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So You’d Like to Be a Dog Trainer?

August 05, 2013

dog trainer 150x150Dog training is one of those careers that draws people.  It’s challenging. It’s exciting. It’s terrifying.  I often get people asking me about what is the best way to get started in the business, so I thought I’d lay out a few potential options for those of you brave enough to get your feet wet in the “wild west” that we call the Training Industry.  Let me be the first to tell you that it’s not as easy as it looks.  You have to be self-motivated, and, for the most part, willing to self-educate.  If you aren’t willing to attend every seminar, buy every book, and watch every DVD you can get your hands on then you’ll be left in the dust pretty darn fast.  Part of being truly successful in this business means staying current.  So don’t get too comfortable and be prepared to always feel like you know far too little!  That being said, there are a few really fabulous programs out there that should get you well on your way to making something of yourself in this business.

1) Apprenticeship.

kill bill 300x300While a formal apprenticeship can be hard to find, they can be a really effective way to get lots of hands-on classroom experience.  It comes down to doing your research.  Find a school that fits your philosophies (ie: non-punitive, science-based etc),  then contact them! Even if a school isn’t officially taking on new students, it’s a good thing to make connections and get your name out there.  Trainers want to see that you’re actually committed to this idea.  If I speak to a person that’s already spent a couple of years volunteering in a shelter, or has been getting experience working with dogs through dog walking, or as a vet tech, it shows me that they’re not just attracted to the “idea” of working with dogs, but that they know what it’s actually like.

2) Online Schooling.

online class 150x150There are some really amazing schools out there that offer a solid foundation of theory, with some practical modules demonstrating handling skills built in.  Some of the best trainers I know have been through these schools, and believe me, they can be quite rigorous.  Be sure you’re doing lots of research on this one! If you’re in doubt as to whether or not you’ve found a good school, email a trainer and ask their opinion! Most will be more than happy to weigh in on the value of a particular education and may even be willing to direct you toward a good one!

 

Here are some schools that my colleagues speak highly of:

Karen Pryor Academy

Pat Miller Certified Trainers through Peaceable Paws

Jean Donaldson Academy for Dog Trainers

If you’ve completed one of these course or you happen to know of any other reputable schools send me an email and I’d be happy to add it to the list! While these options can be a little expensive, they’re more than worth it.  It’s important to have a good solid grounding in science rather than just picking up what you can through youtube or popular television shows.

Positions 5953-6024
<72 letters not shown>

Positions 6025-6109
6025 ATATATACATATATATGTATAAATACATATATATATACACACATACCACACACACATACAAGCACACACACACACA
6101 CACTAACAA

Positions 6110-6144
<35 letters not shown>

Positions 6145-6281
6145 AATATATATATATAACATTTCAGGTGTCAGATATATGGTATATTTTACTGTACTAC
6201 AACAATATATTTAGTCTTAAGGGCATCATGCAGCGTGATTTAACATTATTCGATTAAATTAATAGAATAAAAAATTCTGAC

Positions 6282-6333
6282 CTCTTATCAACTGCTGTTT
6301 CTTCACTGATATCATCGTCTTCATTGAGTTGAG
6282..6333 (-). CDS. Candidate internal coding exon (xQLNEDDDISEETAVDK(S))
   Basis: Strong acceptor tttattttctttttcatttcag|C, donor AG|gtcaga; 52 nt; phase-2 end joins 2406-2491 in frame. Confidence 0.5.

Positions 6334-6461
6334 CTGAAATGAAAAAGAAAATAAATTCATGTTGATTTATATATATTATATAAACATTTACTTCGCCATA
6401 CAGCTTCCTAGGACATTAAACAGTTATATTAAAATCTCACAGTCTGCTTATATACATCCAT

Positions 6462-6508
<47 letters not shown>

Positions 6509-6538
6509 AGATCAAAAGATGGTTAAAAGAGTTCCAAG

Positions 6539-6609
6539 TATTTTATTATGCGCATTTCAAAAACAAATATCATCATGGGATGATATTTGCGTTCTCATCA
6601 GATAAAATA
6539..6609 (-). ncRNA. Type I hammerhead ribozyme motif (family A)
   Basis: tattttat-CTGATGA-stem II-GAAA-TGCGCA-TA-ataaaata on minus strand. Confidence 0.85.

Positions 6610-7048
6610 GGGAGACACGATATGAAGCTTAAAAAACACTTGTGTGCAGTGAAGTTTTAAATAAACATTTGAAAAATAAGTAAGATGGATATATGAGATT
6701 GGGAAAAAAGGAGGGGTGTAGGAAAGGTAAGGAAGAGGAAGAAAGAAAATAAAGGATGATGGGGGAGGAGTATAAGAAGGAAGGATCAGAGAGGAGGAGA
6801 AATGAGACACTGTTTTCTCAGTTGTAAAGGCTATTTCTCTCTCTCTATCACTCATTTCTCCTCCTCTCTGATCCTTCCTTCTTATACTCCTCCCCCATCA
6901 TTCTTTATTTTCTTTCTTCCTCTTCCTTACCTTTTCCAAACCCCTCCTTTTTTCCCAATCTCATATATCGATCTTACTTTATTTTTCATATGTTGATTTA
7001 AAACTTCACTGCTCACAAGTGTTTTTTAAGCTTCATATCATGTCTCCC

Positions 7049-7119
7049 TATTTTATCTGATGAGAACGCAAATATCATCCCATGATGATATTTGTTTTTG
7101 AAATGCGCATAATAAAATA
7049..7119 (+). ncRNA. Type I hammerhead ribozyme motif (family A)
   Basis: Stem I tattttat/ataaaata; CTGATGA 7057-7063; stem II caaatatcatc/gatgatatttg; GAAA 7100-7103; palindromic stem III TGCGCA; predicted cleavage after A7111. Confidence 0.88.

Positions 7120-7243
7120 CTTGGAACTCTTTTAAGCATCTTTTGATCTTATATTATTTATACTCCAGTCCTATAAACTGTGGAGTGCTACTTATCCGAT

3) Self-Educate!

learning from books 300x300A whole lot of really great trainers out there are tireless about their quest for knowledge.  They’re at every conference, webinar, seminar, telecast, and podcast and they still can’t get enough! Think of the money spent on these resources as an informal tuition cost. While it can get very expensive, it really is the only way to stay current and competitive.  If you aren’t fortunate enough to have the money to take a formal program, this will at least get you on the right track.

Here are some resources for quality training:

Dogwise

Tawzer

Bowwow Flix (Cheap Rentals!)

APDT (Members get Cheap Webinars!)

Karen Pryor Clicking Training

4) Get Certified!

cpdt certified 150x150I should preface this by saying that some of the best trainers I know are NOT certified.  While it’s not mandatory, it certainly helps in terms of credibility with the general public.  The trainers that are fortunate enough to be successful despite a lack of certification are the ones that are so darn good that their colleagues refer them.  It takes years to develop that kind of a reputation (and so it should).  Being certified means that you as a trainer are required to attend a certain number of conferences, and have a certain number of recorded hours working in the industry.  Not all certifications are equal, so look for one that is governed by a respected faction of the dog training community, and is widely recognized.

Here are some reputable Certifications:

Certified Professional Dog Trainer (CPDT-KA/SA)

Karen Pryor Academy Certified Training Partner (KPA CTP)

Pat Miller Certified Trainer (PMCT)

International Association of Animal Behaviour Consultants (IAABC)

While I wish I could direct all the hopefuls down a ready-made trainer conveyor belt, I just can’t.  There are a lot of ways to get where you want to be in this industry.  If it’s something you really want, then believe me, you can have it.  Don’t be afraid to reach out, make phone calls, and never stop learning!

Written By

Danielle Hodges, CPDT-KA

Contact

Toronto
(416) 399-3179
jon@followtheleaderinc.com

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